Ok, so baseball’s officially over. The boys went out swinging, as they say. I survived scorekeeping and made only a few mistakes, though the whole ‘error’ thing completely eludes me still. I mean, take the last run scored in the last game. It was basically a hit followed by 11 errors, misthrows, overthrows and dropped catches. How to you record that in a 2”X2” square?
However, when I wasn’t scorekeeping, I kept my eyes and ears open for those great moments that make kids sports infinitely better than adult sports.
- In one game, a mom yelled. “Get your hands out of your pants!”
I mean, you just don’t hear David Ortiz’s mom saying that. At least shouting it out in a stadium (but who really knows what goes on at home.)
2. When The-Youngest ran into home, he forgot that he had to slide in. For some reason, sliding in is a rule. I don’t know why. But the coaches yelled at him to slide, slide, SLIDE, even though he was already standing on the plate, somewhat confused. He did what any major league player would have done while the infield desperately tried to get the ball to the catcher to tag him out. He knelt on the plate like he was praying to God. Or the umpire. (FYI, it worked, he was ruled safe.)
3. One infielder stopped a ground ball on the 1st-2nd base line and stepped aside with the ball in hand so that the runner could run by. No tag. No throw to 2nd. Or first. He was just being polite, I guess, a good Canadian who’d think it rude to actually get someone out.
4. If I was recording a game, here’s what a typical home run would be recorded as… one hit to outfield, the outfielder runs towards the infield for some reason, then realizes the ball is going way over his head, then runs back, then gets it and watches while one runner is nearly run over by another runner around 2nd base, and then the fielder throws it to first even though there’s no runner at first, and the first baseman misses it, causing the first runner to reach home and while the 1st baseman’s sauntering to get it, the rest of the runners are kind of confused and standing or running in circles, but then the first basemen gets the ball and throws it wildly to what can only be described as mid center field and the runners race to home while the shortstop rushes to get the ball, fumbles it, but ultimately throws it to the 2nd basemen who misses and the ball rolls to the pitcher who races to it as the last runner heads for home, and throws it, accurately, but the catcher is watching a drone fly overhead rather than catch the ball and the kid who hit the balls slides into home.
5. One kid hit himself in the face with his glove so hard he fell down.
6. One coach actually yelled, (I kid you not!) “there’s no crying in baseball!” Sadly, he was serious and not just ironically echoing League of Their Own.
7. Our third base coach grabbed a runner who began to run home and yanked him back to 3rd base. He felt so bad, as he just acted out instinct like any father seeing his son about to make a HUGE mistake.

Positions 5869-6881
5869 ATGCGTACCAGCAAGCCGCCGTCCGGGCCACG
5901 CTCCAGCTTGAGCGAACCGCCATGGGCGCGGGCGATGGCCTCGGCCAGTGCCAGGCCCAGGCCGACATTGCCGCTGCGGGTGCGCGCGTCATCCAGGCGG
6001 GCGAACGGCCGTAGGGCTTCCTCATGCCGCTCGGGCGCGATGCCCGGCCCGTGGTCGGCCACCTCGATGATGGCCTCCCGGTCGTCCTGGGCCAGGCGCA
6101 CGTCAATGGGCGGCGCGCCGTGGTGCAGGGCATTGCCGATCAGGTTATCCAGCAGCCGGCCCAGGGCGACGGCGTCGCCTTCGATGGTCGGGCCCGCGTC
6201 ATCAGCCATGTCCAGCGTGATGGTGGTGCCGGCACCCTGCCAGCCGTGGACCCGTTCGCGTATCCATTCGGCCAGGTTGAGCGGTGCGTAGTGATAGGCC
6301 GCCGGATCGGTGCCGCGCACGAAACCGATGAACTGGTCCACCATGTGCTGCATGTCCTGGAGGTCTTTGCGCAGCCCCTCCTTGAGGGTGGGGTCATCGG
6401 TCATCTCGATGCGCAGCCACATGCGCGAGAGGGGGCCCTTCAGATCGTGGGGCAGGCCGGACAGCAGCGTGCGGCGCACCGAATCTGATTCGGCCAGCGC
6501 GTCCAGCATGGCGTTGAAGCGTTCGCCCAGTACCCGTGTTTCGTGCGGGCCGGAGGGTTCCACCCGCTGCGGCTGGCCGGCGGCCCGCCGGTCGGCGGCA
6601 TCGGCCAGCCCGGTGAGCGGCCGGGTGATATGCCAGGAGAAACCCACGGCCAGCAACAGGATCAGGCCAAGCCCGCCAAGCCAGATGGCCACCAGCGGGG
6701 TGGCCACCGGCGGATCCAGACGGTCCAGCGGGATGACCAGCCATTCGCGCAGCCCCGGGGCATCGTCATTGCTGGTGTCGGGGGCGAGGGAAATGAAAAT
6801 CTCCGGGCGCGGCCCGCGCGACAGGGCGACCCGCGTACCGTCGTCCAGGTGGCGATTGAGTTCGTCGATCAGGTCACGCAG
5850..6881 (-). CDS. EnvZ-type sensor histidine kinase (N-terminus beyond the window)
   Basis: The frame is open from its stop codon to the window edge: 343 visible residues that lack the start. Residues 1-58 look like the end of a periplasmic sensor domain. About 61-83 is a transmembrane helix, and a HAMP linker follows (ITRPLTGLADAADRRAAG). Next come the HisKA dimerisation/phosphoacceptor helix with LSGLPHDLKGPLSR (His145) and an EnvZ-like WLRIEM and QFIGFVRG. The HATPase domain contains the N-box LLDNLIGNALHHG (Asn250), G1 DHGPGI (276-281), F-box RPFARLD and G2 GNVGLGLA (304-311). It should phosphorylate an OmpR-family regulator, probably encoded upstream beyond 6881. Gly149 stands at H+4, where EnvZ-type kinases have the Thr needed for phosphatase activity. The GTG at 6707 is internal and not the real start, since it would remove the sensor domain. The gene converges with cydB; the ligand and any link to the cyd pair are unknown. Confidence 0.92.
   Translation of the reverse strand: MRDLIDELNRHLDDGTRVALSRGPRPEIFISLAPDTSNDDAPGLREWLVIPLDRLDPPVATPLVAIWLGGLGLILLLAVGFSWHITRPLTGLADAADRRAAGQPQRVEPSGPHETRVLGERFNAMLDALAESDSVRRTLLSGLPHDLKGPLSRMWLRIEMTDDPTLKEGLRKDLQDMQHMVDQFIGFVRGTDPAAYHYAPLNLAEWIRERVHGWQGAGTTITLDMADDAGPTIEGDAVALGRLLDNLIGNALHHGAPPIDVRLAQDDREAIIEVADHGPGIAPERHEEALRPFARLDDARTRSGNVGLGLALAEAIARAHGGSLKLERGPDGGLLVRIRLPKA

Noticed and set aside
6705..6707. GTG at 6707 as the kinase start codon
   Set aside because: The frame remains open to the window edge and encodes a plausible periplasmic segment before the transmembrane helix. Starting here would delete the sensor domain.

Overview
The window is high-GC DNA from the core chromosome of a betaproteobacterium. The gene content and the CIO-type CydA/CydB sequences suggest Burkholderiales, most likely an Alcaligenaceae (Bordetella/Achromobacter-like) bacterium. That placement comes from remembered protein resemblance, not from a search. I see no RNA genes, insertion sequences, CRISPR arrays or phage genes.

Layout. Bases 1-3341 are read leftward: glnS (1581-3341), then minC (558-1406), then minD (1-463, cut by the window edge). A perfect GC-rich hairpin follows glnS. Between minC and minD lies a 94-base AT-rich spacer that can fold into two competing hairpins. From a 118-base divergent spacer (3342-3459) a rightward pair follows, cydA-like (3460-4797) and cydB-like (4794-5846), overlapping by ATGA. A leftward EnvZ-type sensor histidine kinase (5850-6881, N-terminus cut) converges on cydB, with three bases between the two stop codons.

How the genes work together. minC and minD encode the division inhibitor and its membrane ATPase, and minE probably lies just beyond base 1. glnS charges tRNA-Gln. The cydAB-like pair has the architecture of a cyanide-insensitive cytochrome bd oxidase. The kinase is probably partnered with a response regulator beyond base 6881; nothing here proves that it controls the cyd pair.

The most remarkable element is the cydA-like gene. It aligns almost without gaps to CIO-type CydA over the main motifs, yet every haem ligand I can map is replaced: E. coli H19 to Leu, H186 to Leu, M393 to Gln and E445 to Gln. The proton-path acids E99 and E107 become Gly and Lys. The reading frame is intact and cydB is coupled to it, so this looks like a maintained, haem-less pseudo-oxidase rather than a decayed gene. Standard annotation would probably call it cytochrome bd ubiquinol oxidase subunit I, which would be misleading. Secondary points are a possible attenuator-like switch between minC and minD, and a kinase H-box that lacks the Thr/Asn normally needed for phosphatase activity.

8. At one point, in one game, there were 2 runners on second. The runner from first ran when there was a fly ball and didn’t stop even when it was caught. He reached 2nd only to find the 2nd base runner refusing to leave. So… what’s a runner to do??? What’s the 2nd baseman to do? They all kind of stared at each other while all the coaches and parents yelled advice. In the end, just to be safe, the 2nd baseman tagged everyone in a 10′ radius and let the umpires sort it all out.
9. There were many times a young fielder was just paralyzed by what to do with the ball once they got it. Like me when I’m at a fudge store – there are simply too many choices so you freeze up. Apparently, though, 20 parents shouting at them doesn’t help.
10. In one game, the other pitcher plugged one of our batters right on the elbow. You know that’s gotta hurt. The-Youngest ran out of the dugout and I thought, damn, what a good kid, he’s going to give the other kid some sympathy or be supportive, or do something empathetic. But no, he grabbed the bat from between the kid’s legs, cuz he was up next.
And that was the baseball season. The kids started out like the Bad News Bears and ended up, well, like the Bad News Bears at the end of the movie. They didn’t win a title, but man did they ever improve.
The-Youngest went from holding the bat like he was afraid it would independently hit him in the head, to becoming one of the team’s best batters.
Man, was I ever proud of that little guy. He was fierce when he went up to bat and swung like he wanted to bang it over a fence two fields away.
I can’t wait until next year, though I doubt I’ll be doing scorekeeping, again. I don’t have the attention span or mental discipline to keep thoughts out of my head like what to cook for supper, why did that little boy in the outfield just lie down and put a glove over his face, or wonder what just crawled up leg and into my crotch.
But mad props for all the parents who did kick in this year. Without the volunteer coaches, the dads who stepped up to coach first or third base, and the team moms who kept everyone informed, it could have been a nightmare.